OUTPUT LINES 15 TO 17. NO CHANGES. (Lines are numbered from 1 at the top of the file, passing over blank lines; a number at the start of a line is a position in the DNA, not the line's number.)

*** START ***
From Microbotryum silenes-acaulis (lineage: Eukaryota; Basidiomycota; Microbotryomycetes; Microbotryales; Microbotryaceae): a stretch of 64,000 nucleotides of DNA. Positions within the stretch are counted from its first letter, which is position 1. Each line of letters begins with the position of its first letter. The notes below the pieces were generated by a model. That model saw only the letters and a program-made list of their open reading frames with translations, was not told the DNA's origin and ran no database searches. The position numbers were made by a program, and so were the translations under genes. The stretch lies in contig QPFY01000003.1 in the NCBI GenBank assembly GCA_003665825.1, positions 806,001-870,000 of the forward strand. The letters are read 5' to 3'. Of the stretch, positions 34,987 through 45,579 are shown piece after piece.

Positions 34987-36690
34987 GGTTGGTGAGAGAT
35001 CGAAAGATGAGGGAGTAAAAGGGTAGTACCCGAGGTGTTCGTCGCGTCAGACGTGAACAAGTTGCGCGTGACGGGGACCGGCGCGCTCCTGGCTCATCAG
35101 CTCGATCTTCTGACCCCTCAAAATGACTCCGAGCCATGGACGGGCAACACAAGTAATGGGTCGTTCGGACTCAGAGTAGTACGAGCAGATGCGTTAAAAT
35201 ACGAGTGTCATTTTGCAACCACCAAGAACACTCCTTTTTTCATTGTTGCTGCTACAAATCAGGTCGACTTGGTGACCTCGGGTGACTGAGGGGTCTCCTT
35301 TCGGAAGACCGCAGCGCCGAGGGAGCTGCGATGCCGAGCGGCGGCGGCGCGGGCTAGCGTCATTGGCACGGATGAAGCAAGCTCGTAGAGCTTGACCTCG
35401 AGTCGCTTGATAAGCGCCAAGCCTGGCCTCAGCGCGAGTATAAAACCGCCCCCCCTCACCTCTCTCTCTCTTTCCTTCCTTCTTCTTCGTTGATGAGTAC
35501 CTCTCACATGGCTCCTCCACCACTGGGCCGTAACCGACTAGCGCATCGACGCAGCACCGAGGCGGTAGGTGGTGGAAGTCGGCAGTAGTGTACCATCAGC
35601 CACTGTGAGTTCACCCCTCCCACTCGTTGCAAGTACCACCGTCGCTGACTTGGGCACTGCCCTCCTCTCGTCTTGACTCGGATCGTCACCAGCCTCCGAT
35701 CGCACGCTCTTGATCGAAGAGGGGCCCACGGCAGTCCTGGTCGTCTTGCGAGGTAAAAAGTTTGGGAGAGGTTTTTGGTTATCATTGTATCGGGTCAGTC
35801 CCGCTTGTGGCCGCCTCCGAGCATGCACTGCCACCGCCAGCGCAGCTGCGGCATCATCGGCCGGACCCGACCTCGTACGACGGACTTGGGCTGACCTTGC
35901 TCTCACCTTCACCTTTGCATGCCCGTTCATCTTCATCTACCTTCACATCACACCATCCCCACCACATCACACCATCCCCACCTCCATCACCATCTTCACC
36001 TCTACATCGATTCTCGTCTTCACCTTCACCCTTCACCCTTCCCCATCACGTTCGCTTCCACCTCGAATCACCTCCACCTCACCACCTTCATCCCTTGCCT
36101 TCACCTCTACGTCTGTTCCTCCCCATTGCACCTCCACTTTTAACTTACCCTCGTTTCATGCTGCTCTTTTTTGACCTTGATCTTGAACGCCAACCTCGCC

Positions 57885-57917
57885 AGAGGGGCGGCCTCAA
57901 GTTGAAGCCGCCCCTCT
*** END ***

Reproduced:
36101 TCACCTCTACGTCTGTTCCTCCCCATTGCACCTCCACTTTTAACTTACCCTCGTTTCATGCTGCTCTTTTTTGACCTTGATCTTGAACGCCAACCTCGCC

Positions 57885-57917
57885 AGAGGGGCGGCCTCAA